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Coordinated-care effort likely to win backing from state’s biggest insurers

New Jersey will soon launch a Medicaid accountable-care organization pilot that will demonstrate whether getting doctors, hospitals and other professionals working together can both improve patient health and rein in millions of dollars in avoidable hospital admissions and emergency room visits.

Experts said Medicaid ACOs now taking shape in Camden, Trenton, Newark and Atlantic City could achieve more efficient spending by the state’s huge Medicaid program, which serves about 1.3 million low-income New Jersey adults and children with an annual $12 billion state and federal budget.

Accountable-care organizations represent a new approach to health care delivery that seeks to coordinate medical care, engage patients in their own wellness, and improve health and control costs.

“Medicaid ACOs will provide a model for intensive community-based care coordination and case management, which will improve members’ health care experience and outcomes while reducing Medicaid costs,” said Valerie Harr, the state official who oversees Medicaid.

The state issued regulations for the ACOs earlier this month, and once they’re final, local consortiums of health care providers are likely to be certified by the state Department of Human Services early next year, according to Joel Cantor, director of the Center for State Health Policy at Rutgers University.

Cantor is helping ACOs implement the three-year pilot’s central “gain-sharing” feature: If the ACO saves the government money, some of those gains flow back to the ACO, to be reinvested in better services. Cantor said a recent study by the center identified “millions in potential savings.”

Dr. Jeffrey Brenner is medical director of the Urban Health Institute at Cooper University Hospital, in Camden, and executive director of the Camden Coalition of Healthcare Providers. For more than a decade, the coalition has run pilots to improve care and lower excessive hospital use.

The ACO’s gain-sharing component “creates a business model for doing the right thing,” he said. With a population of about 79,000, Camden spends $108 million a year on hospital and emergency room care. “If we save $1 million a year — less than 1 percent — we could hire four primary-care doctors, and have money left over to hire health coaches,” Brenner said, because money saved in the hospital goes farther on the outpatient side.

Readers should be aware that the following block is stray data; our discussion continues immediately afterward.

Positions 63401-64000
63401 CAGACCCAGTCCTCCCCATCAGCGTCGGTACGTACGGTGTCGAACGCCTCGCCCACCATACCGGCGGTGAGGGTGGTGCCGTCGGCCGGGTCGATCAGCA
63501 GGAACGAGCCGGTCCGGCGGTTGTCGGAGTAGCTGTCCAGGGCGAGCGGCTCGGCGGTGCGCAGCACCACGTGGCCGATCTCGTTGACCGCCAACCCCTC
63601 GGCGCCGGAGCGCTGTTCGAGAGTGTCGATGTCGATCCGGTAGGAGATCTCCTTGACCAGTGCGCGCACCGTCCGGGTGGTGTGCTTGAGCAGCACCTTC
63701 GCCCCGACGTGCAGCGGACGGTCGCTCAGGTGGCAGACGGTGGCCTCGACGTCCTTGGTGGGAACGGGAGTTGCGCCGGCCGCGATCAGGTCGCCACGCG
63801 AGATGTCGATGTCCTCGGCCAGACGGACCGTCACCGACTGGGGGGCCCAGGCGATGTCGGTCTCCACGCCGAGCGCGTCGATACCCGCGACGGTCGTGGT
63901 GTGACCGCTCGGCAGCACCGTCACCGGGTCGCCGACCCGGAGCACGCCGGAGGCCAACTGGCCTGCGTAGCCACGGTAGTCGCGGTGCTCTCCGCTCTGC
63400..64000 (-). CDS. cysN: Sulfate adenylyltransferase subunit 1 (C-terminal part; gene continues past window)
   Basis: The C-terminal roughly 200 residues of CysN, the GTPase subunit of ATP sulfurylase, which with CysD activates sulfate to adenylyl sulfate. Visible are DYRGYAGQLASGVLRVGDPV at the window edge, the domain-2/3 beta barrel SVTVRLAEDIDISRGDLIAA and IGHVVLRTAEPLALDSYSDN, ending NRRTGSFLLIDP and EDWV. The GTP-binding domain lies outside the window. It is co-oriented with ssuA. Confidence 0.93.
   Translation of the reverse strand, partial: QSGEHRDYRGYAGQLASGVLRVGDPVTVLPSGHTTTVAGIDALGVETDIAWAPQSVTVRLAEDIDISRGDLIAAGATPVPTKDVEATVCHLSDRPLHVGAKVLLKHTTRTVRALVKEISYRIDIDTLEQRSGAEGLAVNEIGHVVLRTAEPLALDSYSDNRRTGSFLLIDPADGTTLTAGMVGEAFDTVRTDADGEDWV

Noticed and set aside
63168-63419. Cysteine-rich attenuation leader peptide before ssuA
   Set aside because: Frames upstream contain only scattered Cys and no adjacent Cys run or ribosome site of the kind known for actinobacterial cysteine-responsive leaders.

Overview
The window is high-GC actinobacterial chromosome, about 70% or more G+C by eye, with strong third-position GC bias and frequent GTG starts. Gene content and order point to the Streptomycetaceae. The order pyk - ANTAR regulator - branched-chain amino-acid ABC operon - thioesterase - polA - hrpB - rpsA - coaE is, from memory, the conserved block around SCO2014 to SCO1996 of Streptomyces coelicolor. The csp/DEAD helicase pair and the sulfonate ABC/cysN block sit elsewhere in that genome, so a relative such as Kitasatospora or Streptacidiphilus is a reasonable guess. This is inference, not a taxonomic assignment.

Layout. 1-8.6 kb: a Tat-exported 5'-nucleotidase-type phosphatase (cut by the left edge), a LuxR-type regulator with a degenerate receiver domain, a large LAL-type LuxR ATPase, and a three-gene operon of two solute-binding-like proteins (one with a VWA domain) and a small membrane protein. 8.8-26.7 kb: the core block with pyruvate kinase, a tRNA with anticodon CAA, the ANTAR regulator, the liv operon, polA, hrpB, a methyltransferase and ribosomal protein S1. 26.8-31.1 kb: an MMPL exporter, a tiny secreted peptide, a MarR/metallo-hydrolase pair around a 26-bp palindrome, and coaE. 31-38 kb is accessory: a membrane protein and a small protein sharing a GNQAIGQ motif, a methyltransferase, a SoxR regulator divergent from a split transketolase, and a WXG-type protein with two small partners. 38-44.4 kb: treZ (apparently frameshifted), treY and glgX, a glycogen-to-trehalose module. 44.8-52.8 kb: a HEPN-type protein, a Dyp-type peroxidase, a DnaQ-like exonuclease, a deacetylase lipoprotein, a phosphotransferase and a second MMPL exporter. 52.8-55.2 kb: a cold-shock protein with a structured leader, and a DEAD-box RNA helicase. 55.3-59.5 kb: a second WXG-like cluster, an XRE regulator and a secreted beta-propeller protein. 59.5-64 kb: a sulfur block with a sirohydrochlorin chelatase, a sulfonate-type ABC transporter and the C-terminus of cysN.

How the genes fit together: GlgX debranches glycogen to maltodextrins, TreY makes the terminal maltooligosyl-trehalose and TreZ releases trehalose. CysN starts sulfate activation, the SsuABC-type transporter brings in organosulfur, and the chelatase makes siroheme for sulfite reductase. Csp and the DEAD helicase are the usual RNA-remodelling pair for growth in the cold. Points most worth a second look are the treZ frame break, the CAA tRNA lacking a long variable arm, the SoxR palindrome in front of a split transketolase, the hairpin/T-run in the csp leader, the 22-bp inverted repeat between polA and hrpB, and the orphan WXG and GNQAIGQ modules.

Brenner is optimistic savings could exceed 5 percent, though. “The system is so broken that if we fix how health care is delivered, there will be a huge payoff for Camden,” he said.

New Jerseyans join Medicaid by signing up with one of four state-contracted managed-care companies, whose participation in the Medicaid ACO is voluntary. The largest is Horizon NJ Health, with 566,000 Medicaid members; Dr. Philip Bonaparte, its chief medical officer, said he expects to participate in the Medicaid ACO.

Bonaparte said he’ll want to partner with ACOs whose primary-care doctors are transforming their practices toward the patient-centered medical home model. In this model, patients with chronic medical conditions, like diabetes, get intensive monitoring, education and follow up to avoid complications that land them in the hospital.

An ACO built with patient-centered medical home practices “would give me some comfort,” he said, “because at a minimum, I will know that a transformation has occurred at the primary physician level.”

He said a Medicaid ACO should provide patients with easy access to clinicians by phone, at night and on weekends, to avoid overusing hospitals.

“We have a high ER rate for Medicaid recipients, especially in places like Camden,” Bonaparte said. “There is no way our children should be admitted (to the hospital) for asthma; diabetes should be an ambulatory illness; people should not go into the hospital with skyrocketing high blood pressure.” But there are daunting challenges to overcome, he said: “Fifty percent of patients do not consistently take their medications — our chronic medical management system in this country has not done well.”

John Koehn is CEO of Amerigroup New Jersey, a Medicaid managed-care company with 150,000 members, about 14,000 of whom are in medical homes or other programs that incentivize higher quality. He said Amerigroup would likely contract with ACOs in northern New Jersey, where its membership is concentrated.

Amerigroup is working on several projects “to help our members get the right care at the right place at the right time — but there’s a lot of work to be done, and the ACO is one potential tool.” His data show that Medicaid patients use the ER for low-acuity services, even though they also see primary-care doctors. Some hospitals advertise short ER wait times on billboards, “and that isn’t helping,” Koehn said.

The state Chamber of Commerce provided critical support to help pass 2011 legislation that authorized Medicaid ACOs. Tom Bracken, president of the chamber, said if ACOs both lower the cost of health care and improve the quality, “it makes the entire state more competitive.”

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Beth Fitzgerald

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